Search Menu
Photonics Media Photonics Buyers' Guide Photonics EDU Photonics Spectra BioPhotonics EuroPhotonics Vision Spectra Photonics Showcase Photonics ProdSpec Photonics Handbook
More News

Photonic Crystal Controlled by ‘Nanoquake’

Facebook Twitter LinkedIn Email Comments
MUNICH and SANTA BARBARA, Calif., Oct. 25, 2011 — Until now, the idea of an acoustically modulated photonic crystal merely existed in theory, but a new technique is proving that sound waves can control photonic crystals within a nanocavity.

Scientists working for the cluster of excellence Nanosystems Initiative Munich (NIM), the Center for Nanoscience (CeNS), the Augsburg Center for Innovative Technologies (ACIT) and the California NanoSystems Institute (CNSI) at Santa Barbara have fabricated a freestanding nanomembrane of semiconducting material. After drilling a large periodic array of tiny holes using cleanroom nanofabrication into the membrane, they trapped light of a well-defined wavelength or color inside the photonic crystal structure in a region where they skipped three holes. They placed quantum dots inside the nanocavity as light emitters.

(Image: Nanosystems Initiative Munich)

The key challenge was overlapping the wavelength of the light trapped in the nanocavity and the light emitted by the quantum dot. When the two wavelengths are in resonance, the quantum mechanical Purcell effect leads to a dramatic increase of the light extraction efficiency.

To solve this problem, the NIM-CNSI scientists used a nanoquake, or surface acoustic waves, which periodically stretch and compress the thin membrane and its precisely ordered array of holes. The nanoquakes deform the photonic crystal at radio frequency, and the wavelength of the light inside the nanocavity oscillates back and forth in less than a third of a nanosecond. This is more than 10 times faster than any other approach worldwide, the scientists say.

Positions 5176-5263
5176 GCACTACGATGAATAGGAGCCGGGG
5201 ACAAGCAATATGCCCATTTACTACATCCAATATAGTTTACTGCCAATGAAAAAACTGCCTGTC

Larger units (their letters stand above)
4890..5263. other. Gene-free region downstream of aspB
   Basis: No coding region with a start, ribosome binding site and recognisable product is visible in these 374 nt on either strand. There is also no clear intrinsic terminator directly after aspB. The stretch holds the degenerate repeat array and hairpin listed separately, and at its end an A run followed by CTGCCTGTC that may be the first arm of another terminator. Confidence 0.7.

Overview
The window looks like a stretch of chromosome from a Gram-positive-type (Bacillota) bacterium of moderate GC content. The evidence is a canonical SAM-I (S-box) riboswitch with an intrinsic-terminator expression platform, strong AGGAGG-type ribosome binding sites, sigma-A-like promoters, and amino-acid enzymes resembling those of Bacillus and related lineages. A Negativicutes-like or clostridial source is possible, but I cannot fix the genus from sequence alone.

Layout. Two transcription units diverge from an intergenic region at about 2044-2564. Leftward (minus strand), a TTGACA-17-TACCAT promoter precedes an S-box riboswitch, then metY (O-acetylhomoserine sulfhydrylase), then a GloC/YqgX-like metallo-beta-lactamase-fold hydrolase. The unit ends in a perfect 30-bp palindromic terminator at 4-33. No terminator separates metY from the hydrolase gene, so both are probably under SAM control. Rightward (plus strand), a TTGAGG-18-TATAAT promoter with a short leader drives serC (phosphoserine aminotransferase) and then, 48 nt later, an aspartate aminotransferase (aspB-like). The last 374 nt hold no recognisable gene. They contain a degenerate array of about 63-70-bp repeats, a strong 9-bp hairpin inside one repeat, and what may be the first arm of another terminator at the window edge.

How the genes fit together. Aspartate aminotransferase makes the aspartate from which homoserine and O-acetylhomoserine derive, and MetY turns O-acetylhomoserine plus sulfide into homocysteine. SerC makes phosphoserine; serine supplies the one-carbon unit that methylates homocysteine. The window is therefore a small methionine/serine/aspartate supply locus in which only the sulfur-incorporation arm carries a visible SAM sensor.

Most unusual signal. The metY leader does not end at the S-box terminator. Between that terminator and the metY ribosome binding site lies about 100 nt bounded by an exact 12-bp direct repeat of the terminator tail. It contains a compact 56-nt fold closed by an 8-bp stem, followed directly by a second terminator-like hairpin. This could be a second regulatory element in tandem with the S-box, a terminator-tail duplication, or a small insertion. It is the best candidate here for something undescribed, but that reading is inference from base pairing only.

“The idea of an acoustically modulated photonic crystal existed in our lab for quite a long time,” said NIM graduate student Daniel Fuhrmann. “After all the hard work, it made me really proud to actually see the wavelength of the nanocavity oscillating with the shaking of the nanoquake.”

The Augsburg group is renowned for its pioneering work and application of surface acoustic waves. The researchers apply these to nanosystems ranging from biological and biophysical systems over microfluidics to fundamental physical effects such as the quantum Hall effect. All of these experiments have attracted large attention worldwide and built the outstanding reputation of their research using their nanoquakes on a chip.

Based on these groundbreaking experiments, researchers expect that a highly efficient, acoustically triggered “single photon source” will be realized. Such a device is crucial for inherently secure quantum cryptography and the optical quantum computer.

For more information, visit:
Oct 2011
photonic crystal
quantum dots
Also known as QDs. Nanocrystals of semiconductor materials that fluoresce when excited by external light sources, primarily in narrow visible and near-infrared regions; they are commonly used as alternatives to organic dyes.
ACITacoustically modulated photonic crystalAmericasBiophotonicsCaliforniaCalifornia NanoSystems Institute at Santa BarbaraCeNScleanroom nanofabricationCNSIDaniel FuhrmannEuropeGermanylight sourcesnanonanocavitynanomembranenanoquakeNanosystems Initiative MunichNIMoptical quantum computeropticsphotonic crystalPurcell effectquantum cryptographyquantum dotsquantum Hall effectResearch & Technologysound wavesthe Augsburg Center for Innovative Technologiesthe Center for Nanoscience

back to top
Facebook Twitter Instagram LinkedIn YouTube RSS
©2019 Photonics Media, 100 West St., Pittsfield, MA, 01201 USA,

Photonics Media, Laurin Publishing
x We deliver – right to your inbox. Subscribe FREE to our newsletters.
We use cookies to improve user experience and analyze our website traffic as stated in our Privacy Policy. By using this website, you agree to the use of cookies unless you have disabled them.